$new_wp_mail = array(
		'to'          => $to,
		'subject'     => $subject,
		'message'     => $message,
		'html'        => $html,
		'headers'     => $args['headers'],
		'attachments' => $args['attachments'],
	return $new_wp_mail;

Not only will this redirect all outgoing e-mail to the e-mail address of the blog administrator (presumably you), it will also add a prefix to the subject line of the e-mail so you can easily spot development/staging messages. Finally, it adds a footer to to the body content letting you know who the message would have been delivered to if you were in the production environment.

Stepping Away From the Monitor And Onto the Slopes

Mont Ste. Marie

The last several weeks have been incredibly busy. This isn’t a complaint – I love the projects I’m working on.

Yesterday, I reminded myself how good it feels to step away from it all for a day.  There was nothing super urgent on my to-do list, the weather was decent (or at least not as bitter cold as most of this winter has been), and we’d just had a nice snowfall the day before.  So I decided to throw my gear is the car and head up to Mont Ste. Marie for a day on the slopes.

If you spend long days sitting in front of a computer screen, you should know by now that it’s important to get up, stretch, and give your eyes a break.  I find that only goes so far though.  Getting outside and doing some real physical activity isn’t only healthy for your body, but great for your brain as well.  It gives you a chance to spend an extended period of time doing something different.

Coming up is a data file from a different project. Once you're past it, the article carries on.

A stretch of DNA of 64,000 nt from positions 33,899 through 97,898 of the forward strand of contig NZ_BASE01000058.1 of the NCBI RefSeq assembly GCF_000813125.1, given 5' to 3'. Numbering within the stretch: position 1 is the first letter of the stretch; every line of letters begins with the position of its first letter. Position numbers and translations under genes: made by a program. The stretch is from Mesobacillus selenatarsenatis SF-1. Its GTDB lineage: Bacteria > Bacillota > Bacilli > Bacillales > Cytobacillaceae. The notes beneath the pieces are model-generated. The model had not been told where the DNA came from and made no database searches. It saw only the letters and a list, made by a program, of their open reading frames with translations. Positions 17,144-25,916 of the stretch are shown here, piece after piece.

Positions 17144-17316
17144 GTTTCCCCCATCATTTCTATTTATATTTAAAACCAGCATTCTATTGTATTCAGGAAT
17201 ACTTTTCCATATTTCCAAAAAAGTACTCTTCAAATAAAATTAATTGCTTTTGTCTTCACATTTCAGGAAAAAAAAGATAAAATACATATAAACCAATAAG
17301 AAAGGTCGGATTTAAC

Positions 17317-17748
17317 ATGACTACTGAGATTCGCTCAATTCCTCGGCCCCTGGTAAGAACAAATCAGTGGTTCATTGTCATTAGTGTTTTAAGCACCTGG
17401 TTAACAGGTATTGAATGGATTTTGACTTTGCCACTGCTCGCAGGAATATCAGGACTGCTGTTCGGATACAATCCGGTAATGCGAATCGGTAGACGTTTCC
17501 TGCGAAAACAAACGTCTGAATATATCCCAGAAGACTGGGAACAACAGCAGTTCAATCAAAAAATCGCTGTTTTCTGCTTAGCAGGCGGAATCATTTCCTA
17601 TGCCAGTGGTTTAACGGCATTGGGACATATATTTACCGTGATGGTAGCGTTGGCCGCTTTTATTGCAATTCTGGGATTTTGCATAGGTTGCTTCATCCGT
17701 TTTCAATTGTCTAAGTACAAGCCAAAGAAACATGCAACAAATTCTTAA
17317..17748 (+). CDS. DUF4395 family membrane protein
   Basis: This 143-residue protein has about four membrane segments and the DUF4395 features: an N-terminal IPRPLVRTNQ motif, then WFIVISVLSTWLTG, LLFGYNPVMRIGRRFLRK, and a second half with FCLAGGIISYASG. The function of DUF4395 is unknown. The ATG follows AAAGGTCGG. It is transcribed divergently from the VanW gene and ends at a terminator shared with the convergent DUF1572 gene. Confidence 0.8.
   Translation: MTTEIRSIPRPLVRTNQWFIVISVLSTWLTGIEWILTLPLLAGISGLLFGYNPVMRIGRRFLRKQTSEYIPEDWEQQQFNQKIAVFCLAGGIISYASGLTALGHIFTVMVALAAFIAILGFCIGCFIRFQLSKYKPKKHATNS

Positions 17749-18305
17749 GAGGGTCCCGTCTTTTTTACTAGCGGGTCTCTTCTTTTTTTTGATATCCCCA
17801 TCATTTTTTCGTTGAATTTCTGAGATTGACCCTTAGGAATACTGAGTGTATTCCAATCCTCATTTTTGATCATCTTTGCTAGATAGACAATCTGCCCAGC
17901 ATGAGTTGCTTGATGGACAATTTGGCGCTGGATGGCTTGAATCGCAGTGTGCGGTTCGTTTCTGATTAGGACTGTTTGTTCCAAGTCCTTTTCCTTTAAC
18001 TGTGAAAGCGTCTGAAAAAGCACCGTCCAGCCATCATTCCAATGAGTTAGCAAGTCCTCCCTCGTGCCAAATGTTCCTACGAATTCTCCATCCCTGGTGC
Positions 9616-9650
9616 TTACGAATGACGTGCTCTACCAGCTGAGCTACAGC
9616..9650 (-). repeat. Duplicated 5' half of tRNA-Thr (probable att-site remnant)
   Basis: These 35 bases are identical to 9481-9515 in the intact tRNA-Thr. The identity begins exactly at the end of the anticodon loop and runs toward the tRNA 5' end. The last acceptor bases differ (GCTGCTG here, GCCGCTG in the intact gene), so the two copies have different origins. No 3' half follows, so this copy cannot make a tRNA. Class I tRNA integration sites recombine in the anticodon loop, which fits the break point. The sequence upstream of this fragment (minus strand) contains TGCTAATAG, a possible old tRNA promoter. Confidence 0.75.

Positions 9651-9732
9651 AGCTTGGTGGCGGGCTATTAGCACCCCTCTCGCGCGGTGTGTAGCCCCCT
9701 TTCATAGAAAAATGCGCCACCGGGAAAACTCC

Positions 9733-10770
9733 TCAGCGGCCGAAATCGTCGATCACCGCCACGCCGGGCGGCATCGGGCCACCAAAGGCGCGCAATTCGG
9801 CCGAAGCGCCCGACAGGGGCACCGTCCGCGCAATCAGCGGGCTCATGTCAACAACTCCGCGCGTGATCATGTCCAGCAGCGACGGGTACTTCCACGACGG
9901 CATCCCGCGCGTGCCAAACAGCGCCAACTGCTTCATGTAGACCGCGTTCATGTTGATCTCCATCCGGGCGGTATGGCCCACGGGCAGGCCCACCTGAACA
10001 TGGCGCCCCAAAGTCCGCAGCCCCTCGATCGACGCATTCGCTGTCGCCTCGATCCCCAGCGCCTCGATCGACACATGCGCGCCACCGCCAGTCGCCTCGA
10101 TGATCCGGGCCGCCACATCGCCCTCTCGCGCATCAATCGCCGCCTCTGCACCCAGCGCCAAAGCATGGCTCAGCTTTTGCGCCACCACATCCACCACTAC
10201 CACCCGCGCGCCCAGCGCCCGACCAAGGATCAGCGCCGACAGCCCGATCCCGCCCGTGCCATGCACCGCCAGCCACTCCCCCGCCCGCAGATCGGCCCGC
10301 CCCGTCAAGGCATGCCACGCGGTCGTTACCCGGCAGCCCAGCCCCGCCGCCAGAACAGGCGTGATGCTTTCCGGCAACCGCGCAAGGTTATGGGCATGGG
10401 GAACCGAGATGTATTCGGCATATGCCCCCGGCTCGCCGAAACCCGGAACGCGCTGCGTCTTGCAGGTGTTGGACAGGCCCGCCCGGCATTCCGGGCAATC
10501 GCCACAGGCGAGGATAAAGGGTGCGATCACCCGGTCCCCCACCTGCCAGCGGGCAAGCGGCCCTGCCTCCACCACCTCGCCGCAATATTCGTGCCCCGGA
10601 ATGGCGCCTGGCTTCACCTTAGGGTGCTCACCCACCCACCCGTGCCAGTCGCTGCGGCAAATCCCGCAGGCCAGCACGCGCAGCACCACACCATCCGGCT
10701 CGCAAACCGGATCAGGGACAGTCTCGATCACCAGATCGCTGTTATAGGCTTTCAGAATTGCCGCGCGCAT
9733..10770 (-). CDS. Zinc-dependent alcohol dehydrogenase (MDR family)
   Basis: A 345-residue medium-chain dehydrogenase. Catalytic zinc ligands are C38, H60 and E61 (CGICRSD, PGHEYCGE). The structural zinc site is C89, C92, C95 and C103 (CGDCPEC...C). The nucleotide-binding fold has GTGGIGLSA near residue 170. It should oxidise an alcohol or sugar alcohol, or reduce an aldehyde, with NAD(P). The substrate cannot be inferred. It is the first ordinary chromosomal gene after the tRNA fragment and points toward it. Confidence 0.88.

I also find that while doing this, my brain is still brain is still working away on that solution to that annoying bug I’ve been chasing. Skiing also has a unique attribute for “getting away”.  If it’s cold enough, you don’t have any desire to pull your phone out of your pocket to check your messages!  I came home last night to 150+ new messages in my inbox, none of them urgent.

So today, I get to settle back into work.  Physically a little tired, but with my brain refreshed.

Add Terms to WordPress Taxonomies in Bulk

Screenshot of the BulkPress Plugin

Have you never needed to add many terms to a taxonomy (like Categories, Tags, etc.) in WordPress?  It can be rather tedious to copy and paste each term into the taxonomy editor one by one.

I had to do this a couple weeks ago, with 50+ terms, and got thinking to myself… “There’s got to be a better way!”

That’s when I discovered the BulkPress plugin by Jesper van Engelen.

This handy little plugin allows you paste a list of terms (one per line) into a text area and have each of those added to the taxonomy of your choice.  It you need to add terms as a child of another term, separate them with a forward slash.  For example: